In Part 1 we established that dividends are the most tax efficient way to receive an income from business activities.
Sticking with the perspective of a basic rate payer:
All UK tax payers receive a personal allowance on which they pay 0% income tax (wherever it comes from) on the first £9,440 (all rates and thresholds are correct as of tax year 2013/14) of income received. The threshold is a bit lower for national insurance contributions at £7,748.
Paying yourself a salary reduces your company profits and therefore reduces your corporation tax liability. So if you pay yourself a salary up to the 0% national insurance threshold you are reducing your corporation tax whilst not creating any additional tax for yourself. Win win!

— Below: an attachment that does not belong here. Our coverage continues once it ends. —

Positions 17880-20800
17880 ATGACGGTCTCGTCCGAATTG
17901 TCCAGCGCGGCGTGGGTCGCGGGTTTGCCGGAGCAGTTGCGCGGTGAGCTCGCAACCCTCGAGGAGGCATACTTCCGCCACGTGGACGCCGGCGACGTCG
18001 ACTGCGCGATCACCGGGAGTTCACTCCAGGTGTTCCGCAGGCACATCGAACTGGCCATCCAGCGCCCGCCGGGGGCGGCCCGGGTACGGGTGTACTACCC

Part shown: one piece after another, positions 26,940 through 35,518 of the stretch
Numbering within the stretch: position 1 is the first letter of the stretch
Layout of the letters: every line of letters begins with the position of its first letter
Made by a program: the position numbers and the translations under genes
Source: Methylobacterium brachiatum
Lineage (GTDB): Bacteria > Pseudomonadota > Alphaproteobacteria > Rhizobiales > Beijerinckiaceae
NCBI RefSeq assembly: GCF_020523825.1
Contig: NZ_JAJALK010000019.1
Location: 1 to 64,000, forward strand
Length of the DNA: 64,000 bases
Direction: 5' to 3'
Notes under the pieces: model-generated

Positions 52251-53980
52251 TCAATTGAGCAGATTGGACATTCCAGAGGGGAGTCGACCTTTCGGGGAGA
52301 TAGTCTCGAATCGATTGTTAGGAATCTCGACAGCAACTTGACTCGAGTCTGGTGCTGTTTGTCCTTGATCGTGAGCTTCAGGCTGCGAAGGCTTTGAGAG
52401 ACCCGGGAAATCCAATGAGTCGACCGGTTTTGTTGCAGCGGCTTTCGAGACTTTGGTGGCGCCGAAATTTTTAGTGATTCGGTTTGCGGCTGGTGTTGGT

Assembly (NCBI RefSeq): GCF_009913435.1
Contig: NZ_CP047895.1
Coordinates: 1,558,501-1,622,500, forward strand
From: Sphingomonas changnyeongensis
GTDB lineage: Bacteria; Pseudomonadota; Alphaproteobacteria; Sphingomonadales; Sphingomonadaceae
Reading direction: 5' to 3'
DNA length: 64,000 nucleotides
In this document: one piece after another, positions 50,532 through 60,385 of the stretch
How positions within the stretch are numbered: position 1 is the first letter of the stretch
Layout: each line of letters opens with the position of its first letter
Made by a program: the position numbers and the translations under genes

That is why most small business owners pay themselves about £7,680 a year as salary and the remainder in dividends. Creating an additional tax saving of £1,536 a year (20% of £7,680). There is a bit of admin involved in this, you will have to register for PAYE and meet all the HMRC requirements that PAYE involves, but if you get an accountant they will do all that for you. It’s part of our standard service for our Contractor and Small Business clients.
Move on to section 3 of our Dividend Guide to understand the dividend tax credit (the bit that means basic rate tax payers pay 0% income tax on dividends).